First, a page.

In certain implementations, the expected motion parameter is unique for a particular user and is determined during a registration session and stored as part of a reference record for that particular user. In certain implementations, the expected motion parameter for a population based on a large collection of user data or offline research is determined.

For example, behavior metrics may be determined 712 by the authentication module or application (eg, authentication module 440).

In this example, the spatial metric is determined 714 based on the distance from the sensor to landmarks that appear in the plurality of images, each having a different respective focal length. The focal length is the distance from the sensor to a point in the field of view that is perfectly in focus. For some sensors, the focal length can be adjusted for different images by adjusting the focus configuration settings for the sensor. For example, landmarks (eg, iris, eye corner, nose, ear, or background object) can be identified and located within a plurality of images with different focal lengths. The representation of a landmark in a particular image has a degree of focus that depends on how far the object corresponding to the landmark is from the focus in the field of the sensor view. Focality is a measure of the scale of an image of a landmark that is blurred by optical effects in the optical sensor (eg, due to convolution and diffraction by the aperture shape). By determining the high frequency component of the image signal in the vicinity of the landmark, it is possible to estimate the focus degree for the landmark of the specific image. If the landmark is in focus, higher high frequency components are expected around it. If the focus is low for the landmark, smaller high frequency components are expected. The distance from the sensor to the landmark can be estimated by comparing the focal degrees for the landmarks in the image with different focal lengths. In certain implementations, the distance from a sensor (eg, a camera) for multiple landmarks is estimated to form a phase map of the subject in the sensor view (comprising a set of three-dimensional landmark locations). The location of these landmarks in the space seen by the camera is the mean square difference between the spatial metric (eg, the detected location of one or more landmarks and the modeled corresponding location of one or more landmarks) that reflects the deviation from the model. can be compared with the model.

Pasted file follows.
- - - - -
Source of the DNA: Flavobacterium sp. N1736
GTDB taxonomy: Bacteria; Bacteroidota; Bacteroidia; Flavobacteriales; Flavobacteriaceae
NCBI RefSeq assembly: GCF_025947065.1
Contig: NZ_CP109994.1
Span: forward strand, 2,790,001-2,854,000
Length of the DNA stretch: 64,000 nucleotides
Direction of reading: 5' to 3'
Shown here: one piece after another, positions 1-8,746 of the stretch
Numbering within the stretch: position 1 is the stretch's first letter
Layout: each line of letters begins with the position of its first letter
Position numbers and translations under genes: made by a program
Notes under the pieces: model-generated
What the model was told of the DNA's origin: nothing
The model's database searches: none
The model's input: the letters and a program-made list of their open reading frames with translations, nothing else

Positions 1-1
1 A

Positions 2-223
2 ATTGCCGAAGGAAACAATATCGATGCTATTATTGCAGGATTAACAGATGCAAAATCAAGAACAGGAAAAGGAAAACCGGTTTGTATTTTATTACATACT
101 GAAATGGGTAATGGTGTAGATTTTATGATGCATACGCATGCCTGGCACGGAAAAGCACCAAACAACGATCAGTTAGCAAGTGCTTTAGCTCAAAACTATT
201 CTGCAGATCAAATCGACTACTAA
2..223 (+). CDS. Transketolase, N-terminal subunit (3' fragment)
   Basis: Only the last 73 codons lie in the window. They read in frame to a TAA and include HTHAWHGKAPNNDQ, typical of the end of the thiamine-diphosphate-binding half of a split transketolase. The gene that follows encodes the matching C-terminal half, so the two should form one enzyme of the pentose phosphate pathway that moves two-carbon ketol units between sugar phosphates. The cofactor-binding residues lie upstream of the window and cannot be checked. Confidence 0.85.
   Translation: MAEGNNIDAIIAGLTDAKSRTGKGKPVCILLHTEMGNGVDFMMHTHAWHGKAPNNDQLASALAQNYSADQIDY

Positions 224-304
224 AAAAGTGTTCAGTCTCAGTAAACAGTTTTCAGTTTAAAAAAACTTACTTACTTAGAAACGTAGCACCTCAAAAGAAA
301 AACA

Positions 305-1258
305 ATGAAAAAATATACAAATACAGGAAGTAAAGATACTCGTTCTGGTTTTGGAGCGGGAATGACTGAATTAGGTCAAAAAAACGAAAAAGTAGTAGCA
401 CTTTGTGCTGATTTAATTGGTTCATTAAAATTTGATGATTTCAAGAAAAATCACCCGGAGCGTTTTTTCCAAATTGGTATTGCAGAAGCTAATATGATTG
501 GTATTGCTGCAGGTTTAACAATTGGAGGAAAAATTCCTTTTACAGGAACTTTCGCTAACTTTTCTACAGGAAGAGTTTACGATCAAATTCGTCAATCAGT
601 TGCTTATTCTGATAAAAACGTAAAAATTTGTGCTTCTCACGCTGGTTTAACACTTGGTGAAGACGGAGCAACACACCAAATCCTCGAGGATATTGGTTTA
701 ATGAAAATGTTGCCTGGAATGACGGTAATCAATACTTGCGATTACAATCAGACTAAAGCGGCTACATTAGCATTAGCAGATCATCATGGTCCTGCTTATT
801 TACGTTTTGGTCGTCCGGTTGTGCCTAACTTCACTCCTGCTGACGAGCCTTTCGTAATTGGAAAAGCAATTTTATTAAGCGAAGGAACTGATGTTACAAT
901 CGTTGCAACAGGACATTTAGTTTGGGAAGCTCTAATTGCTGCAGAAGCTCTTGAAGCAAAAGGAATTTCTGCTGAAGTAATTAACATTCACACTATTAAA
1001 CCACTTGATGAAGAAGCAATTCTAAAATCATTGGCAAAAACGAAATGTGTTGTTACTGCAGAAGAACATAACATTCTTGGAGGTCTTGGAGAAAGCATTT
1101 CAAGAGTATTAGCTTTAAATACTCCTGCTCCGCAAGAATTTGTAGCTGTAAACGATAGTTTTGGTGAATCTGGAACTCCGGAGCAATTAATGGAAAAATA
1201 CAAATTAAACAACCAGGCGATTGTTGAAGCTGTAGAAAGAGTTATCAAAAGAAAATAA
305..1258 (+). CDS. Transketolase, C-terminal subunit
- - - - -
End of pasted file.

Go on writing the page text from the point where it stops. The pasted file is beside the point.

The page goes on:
In certain implementations, the spatial metric is a measure of the deviation of the subject from the two-dimensional plane. One possible spoofing strategy is to provide the sensor with a two-dimensional image (eg, a photo) of the reported user's eye. However, the location of landmarks (eg, eyes, nose, mouth, and ears) within the two-dimensional image will occur within the two-dimensional plane, unlike landmarks around and inside the actual living eye. For example, the location of multiple landmarks may fit to the nearest two-dimensional plane and the average distance of the landmarks from this fitted plane may be determined as a spatial metric. Low values may indicate a high likelihood that the subject is a two-dimensional spoofing attack, while high values for this spatial metric may indicate a high likelihood that the subject is a living eye and a three-dimensional subject.